Those who believe that Estevan city council should at least hold the line on property taxes each year should be happy with the 2023 financial plan as it stands.
City council held its budget meeting on Monday, going through the operating and capital portions of the document with the different department heads.
In the end, people want to know what will be accomplished, what they will get for their taxpayer dollars and if it will cost them more money for everything to happen. Different people have different priorities.
Some will tell you it’s unacceptable for property taxes and utility rates to go up. Others will say they’ll take a small increase in property taxes if it means projects get accomplished. If they can’t see things happening, they’ll be ticked off when it comes time to pay their taxes and utility bills.
We’ll see whether or not there is an increase in the municipal portion of property tax. Just because there isn’t one in the budget now doesn’t mean there won’t be one when the document receives final approval in January. If we don’t have a mill rate increase at a time of significant, widespread inflation, then that’s an impressive feat for council and the city’s administration.
If there is an increase, then we hope it will be minimal. Nobody wants to see a double-digit increase like the one that has been proposed for Weyburn’s budget this year. Meanwhile, North Battleford is looking at an increase of more than seven per cent, while Regina is facing a 4.67 per cent increase.
No matter how much work there is to be done in a community, people will be fuming when you start talking about a 10 per cent increase in taxes, especially when they’ve encountered so many expenses due to inflation. And when it happens in the second half of council’s term, it’s something voters are more likely to remember come election time.
Say what you will about the present council – and there are those who have lots of complaints – but they have done a pretty good job when it comes to stewardship of finances. They didn’t increase the municipal share of property taxes in 2022, and they held the line on the city’s mill rate in 2021, too.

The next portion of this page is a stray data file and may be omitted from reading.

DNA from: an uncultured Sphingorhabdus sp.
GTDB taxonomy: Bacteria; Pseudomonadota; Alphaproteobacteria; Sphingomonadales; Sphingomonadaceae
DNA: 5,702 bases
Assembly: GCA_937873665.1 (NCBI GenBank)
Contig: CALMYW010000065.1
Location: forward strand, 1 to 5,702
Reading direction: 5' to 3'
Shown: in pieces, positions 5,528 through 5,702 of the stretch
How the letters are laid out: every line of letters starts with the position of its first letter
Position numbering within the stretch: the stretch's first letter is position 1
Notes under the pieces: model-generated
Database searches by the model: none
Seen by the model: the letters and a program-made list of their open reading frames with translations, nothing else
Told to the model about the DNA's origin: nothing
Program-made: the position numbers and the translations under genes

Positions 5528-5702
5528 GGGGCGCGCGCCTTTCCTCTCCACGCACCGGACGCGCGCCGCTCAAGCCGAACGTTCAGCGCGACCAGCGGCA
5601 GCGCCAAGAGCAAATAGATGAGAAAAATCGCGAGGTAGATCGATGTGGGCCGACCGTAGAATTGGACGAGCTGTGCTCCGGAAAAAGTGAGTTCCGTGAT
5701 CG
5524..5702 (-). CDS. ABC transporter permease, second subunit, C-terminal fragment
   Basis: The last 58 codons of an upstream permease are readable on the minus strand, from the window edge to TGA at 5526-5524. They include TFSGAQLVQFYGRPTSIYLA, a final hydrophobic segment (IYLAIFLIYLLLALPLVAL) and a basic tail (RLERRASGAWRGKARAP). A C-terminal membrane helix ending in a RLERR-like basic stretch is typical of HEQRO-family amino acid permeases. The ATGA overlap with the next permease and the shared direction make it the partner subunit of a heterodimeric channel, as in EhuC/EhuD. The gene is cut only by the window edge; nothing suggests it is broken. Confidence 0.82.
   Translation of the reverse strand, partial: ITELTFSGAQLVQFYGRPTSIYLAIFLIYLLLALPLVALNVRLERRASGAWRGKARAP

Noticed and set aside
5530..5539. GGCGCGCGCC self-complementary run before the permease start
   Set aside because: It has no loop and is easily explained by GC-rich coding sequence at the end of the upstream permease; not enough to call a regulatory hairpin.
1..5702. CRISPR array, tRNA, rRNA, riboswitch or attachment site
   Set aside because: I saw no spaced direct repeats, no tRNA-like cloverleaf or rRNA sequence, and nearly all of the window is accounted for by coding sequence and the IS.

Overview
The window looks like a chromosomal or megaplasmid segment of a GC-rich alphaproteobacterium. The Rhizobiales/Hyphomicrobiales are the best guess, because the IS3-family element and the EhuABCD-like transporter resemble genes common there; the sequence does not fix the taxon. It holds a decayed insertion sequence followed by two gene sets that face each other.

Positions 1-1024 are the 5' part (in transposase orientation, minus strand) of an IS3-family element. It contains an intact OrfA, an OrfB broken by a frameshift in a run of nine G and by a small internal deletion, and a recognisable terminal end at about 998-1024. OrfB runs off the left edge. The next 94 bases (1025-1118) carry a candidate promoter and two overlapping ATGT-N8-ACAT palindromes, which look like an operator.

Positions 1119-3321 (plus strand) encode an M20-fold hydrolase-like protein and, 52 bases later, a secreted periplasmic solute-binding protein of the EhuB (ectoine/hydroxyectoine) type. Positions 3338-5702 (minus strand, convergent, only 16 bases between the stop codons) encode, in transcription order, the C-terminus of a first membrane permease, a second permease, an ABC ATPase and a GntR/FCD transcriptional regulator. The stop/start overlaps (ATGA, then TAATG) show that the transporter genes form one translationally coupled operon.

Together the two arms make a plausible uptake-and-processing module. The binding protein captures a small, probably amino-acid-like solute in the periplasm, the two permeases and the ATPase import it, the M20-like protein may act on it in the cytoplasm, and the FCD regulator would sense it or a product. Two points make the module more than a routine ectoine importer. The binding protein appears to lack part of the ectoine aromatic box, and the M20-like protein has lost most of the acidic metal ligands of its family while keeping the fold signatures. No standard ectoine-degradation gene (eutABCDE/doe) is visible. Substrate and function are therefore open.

And they’re continuing to make progress on debt repayment. The debt that was so onerous a decade ago continues to diminish, and if the city doesn’t take out any new debt for capital projects in 2023, the debt principal could be below $11 million by the end of next year.
We’re sure there are always improvements that can be made when it comes to stewardship of our money and transparency, and we’d all do differently if given a shot, but the picture continues to improve.
The absence of a mill rate increase isn’t sustainable long-term. Eventually, the city will reach the point in which it will have to do something, whether it be raise the taxes, or you have to cut back on services, employees and capital projects. But there’s only so much you can cut before residents really start to notice a problem.
And if you start holding off on infrastructure projects, then you find yourself in an infrastructure deficit, which eventually requires larger tax increases.
The city is seeking the public’s input on the budget. If you’re concerned about the budget, we hope you’ll express your thoughts. And do it the right way. Email city hall. Call them. Actually talk to people. Don’t post on a rant and rave site without using your real name and believe it’s enough. It’s not. And nobody takes comments there seriously.
If you’re happy with the budget, we hope you’ll say it. If you think there should be a mill rate increase to offset the rising cost of doing business, then jump at the chance.
But voice your concerns. You can fight city hall. When given the chance to share your thoughts, do it.
But it’s likely that the city won’t be hearing many complaints about this budget if they’re indeed able to keep property taxes stable at a time when so many are looking at large increases.